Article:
Running a veterinary clinic involves much more than the daily routine of a practitioner. You’ll need a business foundation, the right staff, risk mitigation, and sound financial decisions. Before starting your practice, consider everything from the financial plan to disability insurance for soon to be veterinarians.
Here are the steps involved in launching a veterinary practice:
Plan the Business
You need a solid plan when looking to start a veterinary practice. Consider the startup and ongoing costs, target market, pricing structure, business name, and profitability. Planning allows you to map out the business specifics and identify some unknowns. You should choose a location, define the target, calculate the startup costs, and research competitors. A plan is the blueprint for every entrepreneur and allows you to determine whether the business will be profitable.
Form a Legal Entity
You can form different legal entities depending on the practice you’re starting. Sole proprietorship is the popular structure. Partnerships, limited liability companies (LLCs), and corporations are also common. A legal entity protects you from personal liabilities if your veterinary practice faces a lawsuit. Once you have a clear plan for the veterinary practice, you can hire an attorney to help you determine and form the ideal legal entity around the business.
Register for Business Taxes
Your veterinary practice is expected to pay business taxes to the proper authorities. Make sure you register the business for state and federal taxes before launching. To register for business taxes, you must apply for an employer identification number (EIN). You can apply for one for free through the IRS website. Taxes depend on the entity formed around your practice. An LLC may be taxed as an S Corp, while sole proprietorships and corporations have different taxes.
Open a Bank Account & Credit Card
Your veterinary practice should be separate from your personal assets and affairs. Opening a dedicated banking account and credit card line is one way to guarantee separation. Mixing business and personal accounts can put your personal assets at risk. Consider opening net 30 accounts and getting a business credit card. All business expenses should be placed on the business credit card to build your company’s credit history.
Establish Business Accounting
Business accounting is the framework for assessing your practice’s performance. You should record all business expenses and income sources and maintain accurate and detailed accounts. Besides simplifying annual tax filing, the records will help you determine whether your practice is profitable. Recording expenses also enables you to calculate the funds you need to start/run the practice. You’ll need an accountant to handle the books.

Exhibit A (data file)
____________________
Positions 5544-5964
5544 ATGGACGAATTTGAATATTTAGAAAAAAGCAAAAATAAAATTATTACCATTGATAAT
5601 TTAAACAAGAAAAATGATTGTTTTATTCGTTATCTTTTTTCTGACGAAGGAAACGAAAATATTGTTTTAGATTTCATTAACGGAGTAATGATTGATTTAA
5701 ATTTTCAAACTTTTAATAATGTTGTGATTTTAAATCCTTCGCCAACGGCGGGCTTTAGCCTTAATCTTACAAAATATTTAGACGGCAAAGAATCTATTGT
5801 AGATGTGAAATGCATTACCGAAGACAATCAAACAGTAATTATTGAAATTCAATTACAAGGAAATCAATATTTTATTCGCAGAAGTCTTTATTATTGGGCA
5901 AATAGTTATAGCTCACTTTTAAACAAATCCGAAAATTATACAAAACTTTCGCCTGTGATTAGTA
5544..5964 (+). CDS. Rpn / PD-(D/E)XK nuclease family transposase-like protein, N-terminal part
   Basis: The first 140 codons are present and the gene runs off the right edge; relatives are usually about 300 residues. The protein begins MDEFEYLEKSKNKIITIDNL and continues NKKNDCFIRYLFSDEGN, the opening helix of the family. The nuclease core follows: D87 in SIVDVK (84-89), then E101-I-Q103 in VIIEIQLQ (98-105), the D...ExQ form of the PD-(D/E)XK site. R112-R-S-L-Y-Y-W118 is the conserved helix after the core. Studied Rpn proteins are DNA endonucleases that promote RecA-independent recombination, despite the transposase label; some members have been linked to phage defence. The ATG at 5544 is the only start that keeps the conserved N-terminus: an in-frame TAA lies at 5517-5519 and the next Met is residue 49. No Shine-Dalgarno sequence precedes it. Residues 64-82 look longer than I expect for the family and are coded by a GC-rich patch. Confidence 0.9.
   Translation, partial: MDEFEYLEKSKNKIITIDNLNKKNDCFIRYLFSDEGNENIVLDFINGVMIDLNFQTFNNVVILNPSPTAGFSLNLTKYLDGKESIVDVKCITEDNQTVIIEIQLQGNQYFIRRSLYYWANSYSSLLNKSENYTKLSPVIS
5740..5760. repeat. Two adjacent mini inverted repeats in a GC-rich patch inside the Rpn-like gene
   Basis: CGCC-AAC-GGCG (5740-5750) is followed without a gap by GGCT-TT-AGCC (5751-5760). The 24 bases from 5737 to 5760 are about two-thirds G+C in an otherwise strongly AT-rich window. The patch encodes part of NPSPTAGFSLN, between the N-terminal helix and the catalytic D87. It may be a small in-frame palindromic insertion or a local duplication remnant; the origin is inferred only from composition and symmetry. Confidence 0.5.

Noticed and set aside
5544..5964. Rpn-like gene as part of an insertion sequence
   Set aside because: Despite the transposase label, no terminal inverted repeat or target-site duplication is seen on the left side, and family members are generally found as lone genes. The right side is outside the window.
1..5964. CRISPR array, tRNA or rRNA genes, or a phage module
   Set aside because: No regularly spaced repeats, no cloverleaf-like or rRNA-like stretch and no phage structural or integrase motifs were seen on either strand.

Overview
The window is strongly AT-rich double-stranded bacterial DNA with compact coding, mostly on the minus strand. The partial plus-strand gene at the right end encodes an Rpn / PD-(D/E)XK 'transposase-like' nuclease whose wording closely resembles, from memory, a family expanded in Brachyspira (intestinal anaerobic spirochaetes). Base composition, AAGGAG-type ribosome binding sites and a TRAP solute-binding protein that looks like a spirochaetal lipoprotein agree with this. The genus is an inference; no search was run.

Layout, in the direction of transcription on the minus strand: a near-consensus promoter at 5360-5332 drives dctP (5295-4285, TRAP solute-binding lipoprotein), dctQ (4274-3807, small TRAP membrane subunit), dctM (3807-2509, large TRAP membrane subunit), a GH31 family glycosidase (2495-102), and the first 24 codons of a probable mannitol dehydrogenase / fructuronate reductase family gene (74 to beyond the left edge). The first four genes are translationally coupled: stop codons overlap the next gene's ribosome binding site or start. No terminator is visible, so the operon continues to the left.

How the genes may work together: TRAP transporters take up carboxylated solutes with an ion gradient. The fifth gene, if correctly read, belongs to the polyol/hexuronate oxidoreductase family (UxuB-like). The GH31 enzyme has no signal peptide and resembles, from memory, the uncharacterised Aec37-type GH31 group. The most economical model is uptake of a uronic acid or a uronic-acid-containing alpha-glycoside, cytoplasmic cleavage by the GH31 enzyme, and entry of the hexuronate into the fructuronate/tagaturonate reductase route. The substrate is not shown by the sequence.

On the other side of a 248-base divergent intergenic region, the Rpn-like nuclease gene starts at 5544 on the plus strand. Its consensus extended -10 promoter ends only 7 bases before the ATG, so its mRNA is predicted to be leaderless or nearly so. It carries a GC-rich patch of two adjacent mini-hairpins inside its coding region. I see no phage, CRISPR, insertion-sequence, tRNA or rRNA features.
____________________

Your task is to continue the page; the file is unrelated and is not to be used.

Obtain Business Permits/Licenses
You risk paying fines or being closed if you fail to obtain the necessary permits to operate a veterinary practice. Before launching a veterinary clinic, research all state permits and local licensing requirements. Each state has unique requirements. You’ll need a veterinary license from a certification board. Local regulatory requirements will also apply, so check with the town/city/county clerk. You can also seek help from local associations. Don’t forget labor safety requirements and a certificate of occupancy.
Purchase Business Insurance
Veterinary practice requires different policies to protect the business from lawsuits and other risks. Fires, sickness, disability, distrustful employees, blackouts, and hackers pose various threats to the company. If you’re accepting apprentices and undergraduates, consider disability insurance for soon to be veterinarians. Hire an expert to assess the practice and identify the liabilities and risks you must cover to protect your financial well-being.
Install a Phone System
Veterinary practices rely on direct calls made by pet owners. You should get a phone system for the company to avoid mixing personal and business calls. A phone system also automates the business and gives it greater legitimacy. Clients can easily reach your business for inquiries and appointments. You can use modern phone services to establish exceptional customer support.
Market Your Business
Setting up all these aspects without marketing will leave you with a legitimate practice and taxes to pay but no clients. You should consider a professional website for your practice and leverage social media in your marketing. Create powerful content and develop an audience to help you reach more customers in your area. Put more effort into marketing the business and getting the word out through different avenues. Exploring online marketing can also open new revenue channels.
Disability Insurance for Soon To Be Veterinarians
Insurance is a must-have if you’re looking to start a veterinary practice. Consider disability insurance for soon to be veterinarians and other policies to cover general liabilities. Disability insurance can pay for your income in case of injury and illness that leaves you unable to work. Whether you’re a practitioner or the clinic’s manager, disability insurance can offer enough to get by and keep the practice running.